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July 31, 2014 Ruston, LA – Louisiana United Methodist Children and Family Services announces the release of a second Advocacy Paper, “Child Well-Being: Louisiana Among Worst in the Nation for 25 Years”.
The growing series of advocacy papers is designed to draw the attention of Louisiana’s 2015 gubernatorial candidates to significant issues related to the needs of Louisiana’s children and families. Each paper addresses a single topic which will require the active attention of Louisiana’s next governor. The current advocacy paper is titled, “Child Well-Being: Louisiana Among Worst in the Nation for 25 Years”. Each paper ends with questions for candidates to consider as they develop the “child and family” plank of their political platforms.
The Annie E. Casey Foundation released its 25th KIDS COUNT Data Book on July 22, 2014. Louisiana’s poor ranking in 2014 has been widely reported across our state and nation. Most news articles are reporting this year’s rank of 47th among the states in overall child well-being as if this were a one-time event. It is not.
A few articles reporting Louisiana’s rank in the 2014 KIDS COUNT Data Book have made mention of Louisiana’s rank during recent years. For example, a Shreveport Times article reports, “The state has been ranked 46th or 47th in each of the last three years.” (The overall child well-being ranks during the last three years, in annual order, are 47, 46, and 47.) Relative to other states, we have made no progress during the short-term.
Unreported is that Louisiana’s low rank among the states is neither a singular nor only a recent event. Louisiana’s poor ranking in overall child well-being is a chronic condition. In fact, Louisiana has ranked among the lowest states each year, for 25 years, since 1990 when the Annie E. Casey Foundation released the first KIDS COUNT report. Louisiana’s 25-year average rank for overall child well-being among the states is 49.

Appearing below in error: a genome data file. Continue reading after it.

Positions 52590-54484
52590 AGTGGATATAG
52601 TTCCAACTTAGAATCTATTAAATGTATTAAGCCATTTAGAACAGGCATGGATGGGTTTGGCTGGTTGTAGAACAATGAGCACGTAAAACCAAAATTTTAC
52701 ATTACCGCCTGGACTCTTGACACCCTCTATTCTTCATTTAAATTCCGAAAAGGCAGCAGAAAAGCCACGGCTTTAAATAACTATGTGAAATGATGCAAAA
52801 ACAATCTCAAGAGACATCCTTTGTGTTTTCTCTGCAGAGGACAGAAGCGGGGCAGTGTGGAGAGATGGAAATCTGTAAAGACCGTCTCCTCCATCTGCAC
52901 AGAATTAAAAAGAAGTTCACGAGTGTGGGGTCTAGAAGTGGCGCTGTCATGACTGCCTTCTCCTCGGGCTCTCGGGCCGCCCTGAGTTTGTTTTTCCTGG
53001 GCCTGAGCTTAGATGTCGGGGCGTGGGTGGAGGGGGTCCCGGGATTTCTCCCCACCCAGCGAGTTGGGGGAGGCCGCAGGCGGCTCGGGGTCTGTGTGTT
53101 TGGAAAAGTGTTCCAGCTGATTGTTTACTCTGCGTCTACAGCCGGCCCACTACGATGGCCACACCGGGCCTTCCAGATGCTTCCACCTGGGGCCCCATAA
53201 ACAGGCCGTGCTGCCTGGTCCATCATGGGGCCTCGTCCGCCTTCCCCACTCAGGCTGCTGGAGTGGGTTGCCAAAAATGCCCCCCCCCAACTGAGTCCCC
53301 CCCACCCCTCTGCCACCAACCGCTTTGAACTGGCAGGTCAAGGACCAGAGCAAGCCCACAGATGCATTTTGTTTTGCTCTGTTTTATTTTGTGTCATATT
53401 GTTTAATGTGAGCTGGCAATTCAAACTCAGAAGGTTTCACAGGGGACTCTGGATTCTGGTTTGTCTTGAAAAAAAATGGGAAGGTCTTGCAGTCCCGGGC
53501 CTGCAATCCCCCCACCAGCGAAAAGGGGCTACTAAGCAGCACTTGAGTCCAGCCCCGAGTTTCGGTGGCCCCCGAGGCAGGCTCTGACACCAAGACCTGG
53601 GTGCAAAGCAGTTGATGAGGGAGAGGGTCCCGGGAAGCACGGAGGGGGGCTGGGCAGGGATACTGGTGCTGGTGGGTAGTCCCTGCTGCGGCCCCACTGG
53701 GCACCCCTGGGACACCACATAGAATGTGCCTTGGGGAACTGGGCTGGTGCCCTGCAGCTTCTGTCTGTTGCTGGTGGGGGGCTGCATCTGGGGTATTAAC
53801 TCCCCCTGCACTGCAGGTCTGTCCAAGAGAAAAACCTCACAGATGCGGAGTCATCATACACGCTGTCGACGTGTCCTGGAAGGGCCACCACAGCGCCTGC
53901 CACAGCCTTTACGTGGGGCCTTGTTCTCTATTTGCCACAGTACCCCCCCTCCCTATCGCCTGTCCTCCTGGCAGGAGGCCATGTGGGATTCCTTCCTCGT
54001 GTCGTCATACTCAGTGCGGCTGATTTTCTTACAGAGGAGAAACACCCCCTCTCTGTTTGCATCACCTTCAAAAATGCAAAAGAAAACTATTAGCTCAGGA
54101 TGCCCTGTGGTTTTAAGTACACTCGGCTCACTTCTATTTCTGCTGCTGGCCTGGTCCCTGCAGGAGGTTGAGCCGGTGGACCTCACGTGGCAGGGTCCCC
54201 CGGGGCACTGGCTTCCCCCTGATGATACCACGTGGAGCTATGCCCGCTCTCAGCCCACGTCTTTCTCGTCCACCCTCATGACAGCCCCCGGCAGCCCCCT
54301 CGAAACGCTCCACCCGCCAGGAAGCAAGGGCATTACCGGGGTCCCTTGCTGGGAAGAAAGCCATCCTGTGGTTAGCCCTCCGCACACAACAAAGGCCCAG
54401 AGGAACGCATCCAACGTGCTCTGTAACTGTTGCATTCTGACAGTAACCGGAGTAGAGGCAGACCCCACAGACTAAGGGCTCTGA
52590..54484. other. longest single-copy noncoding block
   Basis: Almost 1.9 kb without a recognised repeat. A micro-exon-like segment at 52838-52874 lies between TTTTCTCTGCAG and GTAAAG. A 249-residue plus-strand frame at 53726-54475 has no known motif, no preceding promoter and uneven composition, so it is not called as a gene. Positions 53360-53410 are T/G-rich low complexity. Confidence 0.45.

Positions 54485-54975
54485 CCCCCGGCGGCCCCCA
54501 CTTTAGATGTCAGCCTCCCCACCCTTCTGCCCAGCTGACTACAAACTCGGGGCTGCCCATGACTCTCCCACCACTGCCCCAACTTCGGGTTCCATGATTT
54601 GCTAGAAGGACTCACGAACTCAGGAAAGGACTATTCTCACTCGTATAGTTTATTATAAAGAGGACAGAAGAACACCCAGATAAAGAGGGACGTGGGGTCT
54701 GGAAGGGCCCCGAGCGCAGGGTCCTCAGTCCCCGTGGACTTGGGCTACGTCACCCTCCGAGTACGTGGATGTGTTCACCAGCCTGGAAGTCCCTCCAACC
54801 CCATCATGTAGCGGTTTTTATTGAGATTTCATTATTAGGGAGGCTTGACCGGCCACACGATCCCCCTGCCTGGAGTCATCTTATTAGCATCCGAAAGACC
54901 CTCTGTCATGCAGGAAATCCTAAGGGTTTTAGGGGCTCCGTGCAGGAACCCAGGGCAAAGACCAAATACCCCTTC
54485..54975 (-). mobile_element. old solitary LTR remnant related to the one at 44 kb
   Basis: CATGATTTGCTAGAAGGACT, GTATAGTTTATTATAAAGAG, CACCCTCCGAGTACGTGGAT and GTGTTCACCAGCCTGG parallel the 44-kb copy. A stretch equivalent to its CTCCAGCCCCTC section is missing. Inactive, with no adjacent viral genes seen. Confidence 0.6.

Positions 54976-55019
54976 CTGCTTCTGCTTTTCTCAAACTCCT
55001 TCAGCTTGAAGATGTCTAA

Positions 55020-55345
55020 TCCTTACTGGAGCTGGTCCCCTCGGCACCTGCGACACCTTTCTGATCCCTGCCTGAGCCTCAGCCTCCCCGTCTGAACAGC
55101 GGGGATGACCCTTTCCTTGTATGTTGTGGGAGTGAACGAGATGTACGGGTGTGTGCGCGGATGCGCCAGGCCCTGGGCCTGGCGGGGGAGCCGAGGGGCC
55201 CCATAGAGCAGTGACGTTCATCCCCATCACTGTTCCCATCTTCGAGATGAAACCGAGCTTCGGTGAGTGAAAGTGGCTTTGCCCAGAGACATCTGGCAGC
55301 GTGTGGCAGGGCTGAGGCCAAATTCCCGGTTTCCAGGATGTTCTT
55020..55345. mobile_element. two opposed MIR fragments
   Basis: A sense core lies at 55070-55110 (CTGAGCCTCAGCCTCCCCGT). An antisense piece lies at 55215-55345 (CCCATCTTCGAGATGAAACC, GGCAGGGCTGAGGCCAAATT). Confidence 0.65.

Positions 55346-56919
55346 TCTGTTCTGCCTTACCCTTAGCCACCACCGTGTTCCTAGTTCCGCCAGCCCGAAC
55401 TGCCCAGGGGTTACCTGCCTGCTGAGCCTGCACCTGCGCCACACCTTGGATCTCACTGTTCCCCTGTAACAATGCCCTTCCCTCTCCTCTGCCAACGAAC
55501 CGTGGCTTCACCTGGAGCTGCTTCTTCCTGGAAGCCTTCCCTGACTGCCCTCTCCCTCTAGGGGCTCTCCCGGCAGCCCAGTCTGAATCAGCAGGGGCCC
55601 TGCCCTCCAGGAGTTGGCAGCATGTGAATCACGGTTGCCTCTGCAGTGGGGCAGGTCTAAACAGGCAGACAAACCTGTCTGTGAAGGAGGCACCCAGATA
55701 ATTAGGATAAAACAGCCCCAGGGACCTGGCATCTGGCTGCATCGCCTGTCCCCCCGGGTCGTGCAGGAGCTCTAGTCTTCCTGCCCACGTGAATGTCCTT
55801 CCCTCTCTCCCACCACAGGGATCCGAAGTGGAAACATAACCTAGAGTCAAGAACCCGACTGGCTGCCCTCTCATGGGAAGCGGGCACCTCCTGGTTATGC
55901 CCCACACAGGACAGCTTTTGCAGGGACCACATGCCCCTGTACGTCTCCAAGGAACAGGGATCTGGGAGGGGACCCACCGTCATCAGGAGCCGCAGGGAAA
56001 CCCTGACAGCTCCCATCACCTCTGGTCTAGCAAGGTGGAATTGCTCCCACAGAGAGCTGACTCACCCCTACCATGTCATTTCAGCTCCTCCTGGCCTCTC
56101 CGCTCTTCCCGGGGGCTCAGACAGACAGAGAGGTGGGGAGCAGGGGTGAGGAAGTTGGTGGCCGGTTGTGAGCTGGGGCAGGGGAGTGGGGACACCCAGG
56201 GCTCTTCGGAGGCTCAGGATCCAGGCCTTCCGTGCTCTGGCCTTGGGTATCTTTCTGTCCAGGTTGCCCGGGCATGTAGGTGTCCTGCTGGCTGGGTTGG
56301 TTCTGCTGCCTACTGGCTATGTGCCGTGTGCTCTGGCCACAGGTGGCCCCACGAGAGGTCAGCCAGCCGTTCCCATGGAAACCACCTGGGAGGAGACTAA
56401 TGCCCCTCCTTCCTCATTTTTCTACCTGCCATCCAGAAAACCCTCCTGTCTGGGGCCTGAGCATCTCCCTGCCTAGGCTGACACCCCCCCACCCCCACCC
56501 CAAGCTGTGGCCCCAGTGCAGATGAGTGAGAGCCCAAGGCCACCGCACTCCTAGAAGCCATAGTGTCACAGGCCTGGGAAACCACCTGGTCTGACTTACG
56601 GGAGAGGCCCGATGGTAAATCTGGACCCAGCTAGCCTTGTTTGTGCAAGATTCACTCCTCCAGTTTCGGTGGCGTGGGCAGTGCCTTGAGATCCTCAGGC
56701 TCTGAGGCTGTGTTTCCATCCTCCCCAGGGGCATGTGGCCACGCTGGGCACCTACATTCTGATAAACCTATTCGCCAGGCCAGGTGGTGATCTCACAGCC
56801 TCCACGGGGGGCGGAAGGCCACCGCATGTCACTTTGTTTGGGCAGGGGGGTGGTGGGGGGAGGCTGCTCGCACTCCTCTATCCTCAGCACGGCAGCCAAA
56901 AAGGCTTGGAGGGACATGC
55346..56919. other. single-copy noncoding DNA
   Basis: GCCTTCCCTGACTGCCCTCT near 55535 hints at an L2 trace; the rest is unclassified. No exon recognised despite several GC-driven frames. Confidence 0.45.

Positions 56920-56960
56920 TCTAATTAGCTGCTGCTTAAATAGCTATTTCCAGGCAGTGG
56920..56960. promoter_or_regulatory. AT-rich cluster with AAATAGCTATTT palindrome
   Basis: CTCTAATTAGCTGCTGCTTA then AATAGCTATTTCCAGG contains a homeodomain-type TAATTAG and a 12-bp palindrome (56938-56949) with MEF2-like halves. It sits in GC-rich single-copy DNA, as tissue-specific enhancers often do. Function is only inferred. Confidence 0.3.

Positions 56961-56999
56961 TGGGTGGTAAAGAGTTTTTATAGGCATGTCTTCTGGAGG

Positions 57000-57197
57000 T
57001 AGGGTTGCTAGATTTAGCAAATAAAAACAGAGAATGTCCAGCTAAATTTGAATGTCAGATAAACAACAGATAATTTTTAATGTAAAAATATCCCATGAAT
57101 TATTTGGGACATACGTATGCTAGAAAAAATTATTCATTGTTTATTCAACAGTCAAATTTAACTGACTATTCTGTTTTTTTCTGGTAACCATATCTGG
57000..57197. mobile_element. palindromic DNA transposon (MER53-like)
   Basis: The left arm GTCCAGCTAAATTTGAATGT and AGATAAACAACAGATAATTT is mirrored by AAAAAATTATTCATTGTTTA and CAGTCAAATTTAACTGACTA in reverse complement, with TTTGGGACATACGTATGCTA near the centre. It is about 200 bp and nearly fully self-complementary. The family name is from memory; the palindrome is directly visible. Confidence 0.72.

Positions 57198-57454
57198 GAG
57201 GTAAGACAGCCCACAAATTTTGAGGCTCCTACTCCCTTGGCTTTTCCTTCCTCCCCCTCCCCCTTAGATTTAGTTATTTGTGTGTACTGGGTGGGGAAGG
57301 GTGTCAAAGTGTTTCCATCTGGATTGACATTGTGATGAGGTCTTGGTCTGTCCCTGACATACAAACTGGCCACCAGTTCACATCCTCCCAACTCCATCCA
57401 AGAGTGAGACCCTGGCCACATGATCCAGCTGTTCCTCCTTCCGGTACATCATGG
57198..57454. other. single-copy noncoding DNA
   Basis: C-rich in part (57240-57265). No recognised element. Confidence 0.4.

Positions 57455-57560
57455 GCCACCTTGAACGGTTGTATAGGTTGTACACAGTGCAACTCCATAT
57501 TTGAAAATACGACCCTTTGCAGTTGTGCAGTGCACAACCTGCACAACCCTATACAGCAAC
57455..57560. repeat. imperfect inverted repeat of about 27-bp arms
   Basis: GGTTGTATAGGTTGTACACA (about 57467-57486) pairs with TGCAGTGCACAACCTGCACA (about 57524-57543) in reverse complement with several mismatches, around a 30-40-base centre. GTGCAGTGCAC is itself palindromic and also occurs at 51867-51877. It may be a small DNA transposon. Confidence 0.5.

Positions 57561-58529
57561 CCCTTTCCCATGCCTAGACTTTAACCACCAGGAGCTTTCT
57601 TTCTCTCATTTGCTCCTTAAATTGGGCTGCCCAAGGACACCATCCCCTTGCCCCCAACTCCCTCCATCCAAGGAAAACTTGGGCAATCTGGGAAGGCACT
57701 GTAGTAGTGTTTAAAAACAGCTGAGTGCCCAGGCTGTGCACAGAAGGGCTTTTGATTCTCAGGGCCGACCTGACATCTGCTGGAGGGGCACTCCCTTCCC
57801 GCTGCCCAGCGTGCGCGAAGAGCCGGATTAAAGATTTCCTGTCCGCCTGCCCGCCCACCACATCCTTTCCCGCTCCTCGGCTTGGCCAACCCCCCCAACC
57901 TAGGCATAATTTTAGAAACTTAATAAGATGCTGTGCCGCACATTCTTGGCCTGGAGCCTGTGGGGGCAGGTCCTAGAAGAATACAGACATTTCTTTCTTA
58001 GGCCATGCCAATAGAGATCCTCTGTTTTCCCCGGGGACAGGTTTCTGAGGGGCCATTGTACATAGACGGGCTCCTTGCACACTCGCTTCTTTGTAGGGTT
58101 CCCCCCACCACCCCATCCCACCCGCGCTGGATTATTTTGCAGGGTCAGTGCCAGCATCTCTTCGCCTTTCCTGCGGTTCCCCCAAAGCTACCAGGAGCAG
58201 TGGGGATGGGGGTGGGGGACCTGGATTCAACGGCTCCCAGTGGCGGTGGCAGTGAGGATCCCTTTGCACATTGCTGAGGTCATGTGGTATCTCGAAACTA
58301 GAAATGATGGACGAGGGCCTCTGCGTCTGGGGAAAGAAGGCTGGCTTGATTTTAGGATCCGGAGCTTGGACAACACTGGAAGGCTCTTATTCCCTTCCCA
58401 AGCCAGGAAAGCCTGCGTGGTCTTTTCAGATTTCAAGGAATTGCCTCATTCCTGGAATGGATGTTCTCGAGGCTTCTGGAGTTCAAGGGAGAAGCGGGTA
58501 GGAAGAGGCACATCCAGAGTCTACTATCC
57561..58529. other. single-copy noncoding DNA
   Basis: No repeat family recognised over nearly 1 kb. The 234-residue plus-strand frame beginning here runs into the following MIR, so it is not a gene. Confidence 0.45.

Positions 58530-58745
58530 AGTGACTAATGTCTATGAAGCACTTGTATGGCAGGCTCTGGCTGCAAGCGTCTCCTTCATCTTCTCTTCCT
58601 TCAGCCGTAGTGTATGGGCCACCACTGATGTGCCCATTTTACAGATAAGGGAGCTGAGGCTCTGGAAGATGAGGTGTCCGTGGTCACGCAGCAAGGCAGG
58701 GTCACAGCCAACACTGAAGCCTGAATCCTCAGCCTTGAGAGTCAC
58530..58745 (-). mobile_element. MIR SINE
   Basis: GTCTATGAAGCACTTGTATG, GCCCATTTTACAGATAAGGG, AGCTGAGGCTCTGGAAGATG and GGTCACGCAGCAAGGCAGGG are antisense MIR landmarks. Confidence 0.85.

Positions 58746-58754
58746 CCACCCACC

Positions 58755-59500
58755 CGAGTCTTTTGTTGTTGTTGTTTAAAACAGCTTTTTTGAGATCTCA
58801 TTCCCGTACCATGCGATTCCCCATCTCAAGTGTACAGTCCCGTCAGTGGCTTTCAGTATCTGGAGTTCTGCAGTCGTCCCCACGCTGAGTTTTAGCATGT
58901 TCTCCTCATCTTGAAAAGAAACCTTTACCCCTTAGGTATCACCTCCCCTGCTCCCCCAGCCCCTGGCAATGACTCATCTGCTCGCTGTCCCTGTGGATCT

The factors driving Louisiana’s low rank among the states have had negative effects on more than an entire generation of Louisiana’s children. Babies born in 1990 have grown into adulthood and many have had their own babies. Neither generation has lived during a period when we have cared well for our children relative to other states. Until we care well for our children, we will continue to hobble Louisiana’s future.
According to Rick Wheat, President and CEO of Louisiana United Methodist Children and Family Services, “Everyone knows Louisiana’s next Governor faces tremendous challenges. Chief among these is leading Louisiana to improve how we care for our children. For the Governor who can help our state begin the climb out of the child well-being basement, there will be a reward. Making this happen will become the stuff of political legend.”
Each advocacy paper includes questions for consideration by Louisiana’s 2015 gubernatorial candidates. The goal is to provide information to candidates about the issues which significantly impact Louisiana’s children and families. In this way, we believe Louisiana’s gubernatorial candidates will have opportunity to consider how, if elected, they will address the needs of children and families.
“Child Well-Being: Louisiana Among Worst in the Nation for 25 Years” is available for download at:
To learn more about Louisiana Methodist Children’s Home call (318) 255-5763 or visit our web site at http://www.LMCH.org.
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Louisiana Methodist Children’s Home